At this point, Nokia just coiled up and must have done a lot of thinking. This introspection saw Nokia streamline its offerings into 4 series – C, E,N and X. it also saw Nokia finally listen to its loyalists and introduce the N8, a 12MP camera phone with Xenon flash. But between realising that they had messed it up and coiling up and outing a slew of models, it seems that Nokia might have missed the bus. Too many changes have been effected by these little players and the established behemoths. Motorola is back, Sony Ericsson seems to have interesting devices, HTC is rocking a better OS – Android and Microsoft may have a winner with the new Windows 7 OS.

Suddenly there far too many options available for the guy who till a couple of years ago was looking at only Nokia to fill his needs. Even us bloggers and early adopters who used to swear by Nokia are having second thoughts because we have been disappointed way too many times. I am actively considering a BlackBerry or an Android to replace one of my smartphones.

In fact, Nokia should try honestly answering these questions, I know a lot of people who are asking such questions… and if you don’t have an honest answer to even one of them, then you’ve got a problem Nokia!

I had posed these very same questions back in December, 2008 when I was looking at the entry level market where Nokia had little presence at that point in time. Today, on a macro level it’s the same situation all over again.

Why would a customer want to buy your product over your competitors’ products?
What else, apart from the brand Nokia are you selling him?
Why should he not consider another product over yours?
How are you providing him better value if you cannot match up to your competitors?

A game changer for Nokia?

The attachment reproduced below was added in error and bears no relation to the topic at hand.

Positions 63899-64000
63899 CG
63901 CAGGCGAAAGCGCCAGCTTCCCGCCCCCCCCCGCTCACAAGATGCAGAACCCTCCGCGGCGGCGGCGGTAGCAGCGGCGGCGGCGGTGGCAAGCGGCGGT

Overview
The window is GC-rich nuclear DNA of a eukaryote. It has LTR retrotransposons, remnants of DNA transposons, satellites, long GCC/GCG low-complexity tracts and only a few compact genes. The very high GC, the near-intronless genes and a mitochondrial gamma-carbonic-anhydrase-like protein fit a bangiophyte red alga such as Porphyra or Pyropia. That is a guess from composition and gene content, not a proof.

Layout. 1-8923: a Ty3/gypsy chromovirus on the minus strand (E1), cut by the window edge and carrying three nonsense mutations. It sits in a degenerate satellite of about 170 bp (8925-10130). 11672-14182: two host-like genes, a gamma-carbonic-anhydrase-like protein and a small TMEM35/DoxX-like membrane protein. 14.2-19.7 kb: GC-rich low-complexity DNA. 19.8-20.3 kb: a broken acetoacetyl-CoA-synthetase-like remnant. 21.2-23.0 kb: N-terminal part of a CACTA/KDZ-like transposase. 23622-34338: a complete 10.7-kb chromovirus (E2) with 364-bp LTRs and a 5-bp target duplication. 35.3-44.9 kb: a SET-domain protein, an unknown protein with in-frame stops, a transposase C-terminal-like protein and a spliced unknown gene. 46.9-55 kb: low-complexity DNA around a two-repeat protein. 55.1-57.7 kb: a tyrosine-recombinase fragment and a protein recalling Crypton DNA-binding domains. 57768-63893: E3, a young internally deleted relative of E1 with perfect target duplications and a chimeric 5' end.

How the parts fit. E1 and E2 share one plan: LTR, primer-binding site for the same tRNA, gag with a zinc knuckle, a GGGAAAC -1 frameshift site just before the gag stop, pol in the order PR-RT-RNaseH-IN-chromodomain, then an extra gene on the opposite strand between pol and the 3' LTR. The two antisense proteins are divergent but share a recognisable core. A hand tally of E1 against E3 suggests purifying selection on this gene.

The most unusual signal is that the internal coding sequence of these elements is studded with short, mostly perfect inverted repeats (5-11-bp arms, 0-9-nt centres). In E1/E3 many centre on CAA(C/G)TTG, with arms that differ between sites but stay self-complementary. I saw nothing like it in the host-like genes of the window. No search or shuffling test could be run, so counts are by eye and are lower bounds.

So does this mean it is all over for Nokia? No. Nokia does have a good device up its sleeve. Something that might just turn things around for it, at least in the Indian market, which is the second largest market for it. The N900 is a device that could rewrite the rules and really get people to believe in a Nokia. But only and only if Nokia can deliver a product that has more advantages than flaws and bugs.

It needs to listen to us bloggers even more than it previously did. Trust us, we know what we are saying when we are saying those things. Bloggers are good for not only generating buzz, but also for advising you regarding products, services, etc. At a time when the market is changing, thanks to us early adopters, it only makes sense to keep your ears a little closer to our mouths.

Let me not digress from the topic. One or a couple of devices are not enough to save Nokia. What customers want is a stable OS, a great user experience, a little adventure, features that are worth the money and they want all of these things at all price points. Today the customer has become aware of his/her choices and there are plenty of them. It’s time to perform or perish!